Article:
Holland Recall Effort Fails

The effort to remove Hesperia City Councilman Bill Holland came up short last week, as petitioners were able to obtain only 1,168 valid signatures of voters within the city’s Second District, 618 fewer than the 1,786 needed.
Holland, who has been on the city council since he was initially elected in 2010, was reelected at large in 2014, and then successfully stood for election in 2018 in the city’s Second District in what was the first by-district election in the city’s then-30-year history.
Holland, who has been a pro-development candidate throughout his tenure on the city council and who was heavily backed by the building industry at every turn in his career as an elected official, became crosswise of certain development interests when he voted against utilizing $18.3 million in development impact fees the city had accumulated to pave El Centro Road, including a span of it in an unincorporated county area between Topaz Avenue and the Interstate 15 corridor. The city’s paving of that roadway would have spared developers building in that area from having to defray the cost of the roadwork.
The switchover to districts in Hesperia left those in office more vulnerable to recall, since the threshold for signatures needed to endorse a petition for recall dropped to one-fifth of what it had been previously when council members were elected at large.
After Holland’s 2018 election, one in which his campaign had been in large measure funded by the money of developers he was at that point on the outs with, those developers networked with Larry Nava, whom Holland had defeated in the 2018 election, as well as Jim Erwin, the former head of the union representing deputies employed by the San Bernardino County Sheriff’s Department, to sponsor a recall against Holland. Holland, who had left the sheriff’s department and went to work as a security officer with the Hesperia School District, at one point had been a member of the union that Erwin headed.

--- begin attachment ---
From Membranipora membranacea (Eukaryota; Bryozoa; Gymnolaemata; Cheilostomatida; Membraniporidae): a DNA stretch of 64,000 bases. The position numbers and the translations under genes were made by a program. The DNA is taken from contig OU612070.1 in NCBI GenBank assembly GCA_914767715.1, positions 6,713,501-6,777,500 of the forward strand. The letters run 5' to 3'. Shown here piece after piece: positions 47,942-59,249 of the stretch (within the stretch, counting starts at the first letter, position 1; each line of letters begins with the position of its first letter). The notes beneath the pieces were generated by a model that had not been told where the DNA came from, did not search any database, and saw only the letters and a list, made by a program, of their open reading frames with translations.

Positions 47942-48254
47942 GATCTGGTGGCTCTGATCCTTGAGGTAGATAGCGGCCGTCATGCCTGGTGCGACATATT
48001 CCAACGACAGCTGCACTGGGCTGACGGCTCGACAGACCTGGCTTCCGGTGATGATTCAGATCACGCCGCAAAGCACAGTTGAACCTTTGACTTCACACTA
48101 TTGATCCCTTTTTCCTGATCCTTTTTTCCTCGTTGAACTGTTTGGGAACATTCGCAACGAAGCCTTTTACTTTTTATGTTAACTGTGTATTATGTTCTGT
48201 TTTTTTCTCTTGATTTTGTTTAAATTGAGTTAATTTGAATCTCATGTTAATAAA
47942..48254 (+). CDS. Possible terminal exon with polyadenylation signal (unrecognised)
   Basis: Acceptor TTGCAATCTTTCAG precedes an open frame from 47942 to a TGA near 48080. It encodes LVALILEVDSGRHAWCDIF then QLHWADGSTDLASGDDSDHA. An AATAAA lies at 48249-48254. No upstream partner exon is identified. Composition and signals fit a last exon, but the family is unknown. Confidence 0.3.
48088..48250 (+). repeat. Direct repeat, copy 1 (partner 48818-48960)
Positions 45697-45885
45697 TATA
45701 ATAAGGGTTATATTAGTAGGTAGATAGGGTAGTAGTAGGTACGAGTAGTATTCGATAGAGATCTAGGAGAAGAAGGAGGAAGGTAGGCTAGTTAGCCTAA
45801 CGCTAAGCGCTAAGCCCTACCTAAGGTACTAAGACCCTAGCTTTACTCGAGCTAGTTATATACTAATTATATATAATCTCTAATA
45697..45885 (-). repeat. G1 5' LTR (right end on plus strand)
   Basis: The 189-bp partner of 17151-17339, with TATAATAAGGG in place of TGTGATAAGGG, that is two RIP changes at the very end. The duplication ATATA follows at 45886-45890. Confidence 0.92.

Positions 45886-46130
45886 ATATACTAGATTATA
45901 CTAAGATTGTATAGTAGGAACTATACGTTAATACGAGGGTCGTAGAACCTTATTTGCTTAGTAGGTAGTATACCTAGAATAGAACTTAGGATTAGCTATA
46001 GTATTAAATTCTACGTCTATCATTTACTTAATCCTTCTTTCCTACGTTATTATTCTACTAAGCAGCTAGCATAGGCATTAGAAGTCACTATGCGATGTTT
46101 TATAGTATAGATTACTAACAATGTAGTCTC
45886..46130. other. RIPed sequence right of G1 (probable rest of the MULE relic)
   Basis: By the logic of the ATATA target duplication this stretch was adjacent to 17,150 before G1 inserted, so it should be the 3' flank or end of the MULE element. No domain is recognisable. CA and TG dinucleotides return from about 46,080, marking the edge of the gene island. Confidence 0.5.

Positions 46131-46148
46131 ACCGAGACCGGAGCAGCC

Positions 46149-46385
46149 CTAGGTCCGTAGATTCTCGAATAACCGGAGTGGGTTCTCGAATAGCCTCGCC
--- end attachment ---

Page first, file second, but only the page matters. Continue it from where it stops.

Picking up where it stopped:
An ostensible grounds for recalling Holland was his part in a scandal involving the school district and the Oak Hills High School Football Team relating to allegations lodged by former football player Josh Villegas, who said he was digitally raped in a hazing incident perpetrated by his teammates. It was alleged that Holland had carried out a sham investigation of Villegas’s accusations in an effort to whitewash the matter, and that he had allegedly purposefully destroyed evidence that would have validated Villegas’s accusations.
The recall effort took on a wider political import when Holland grew to become a prime mover in removing Jeremiah Brosowske from the Hesperia City Council last September based on a presumption that Brosowske actually does not live in Hesperia. The matter was a thorny one, as Holland had in 2018 voted to appoint Brosowske to the city council in the aftermath of the death of former Mayor/Councilman Russ Blewett. Brosowske and Holland were both stridently pro-development, much of their mutual support stemmed from the same sources and they initially endorsed each other in the 2018 race. The relationship between them soured, however, and Brosowske at more than one juncture vowed to see Holland removed from office.
Petitions with a total of 1,830 signatures affixed to them were turned into the Hesperia city clerk’s office. Mystery as to whether the recall effort would proceed to a vote ensued. On February 4, Holland asked for City Attorney Eric Dunn and City Clerk Melinda Sayre to update the community on where the recall stood. It was at that point that word was given that the recall effort had failed because of the insufficiency in the number of signatures.
Efforts to obtain comment from Holland and Erwin were not successful.

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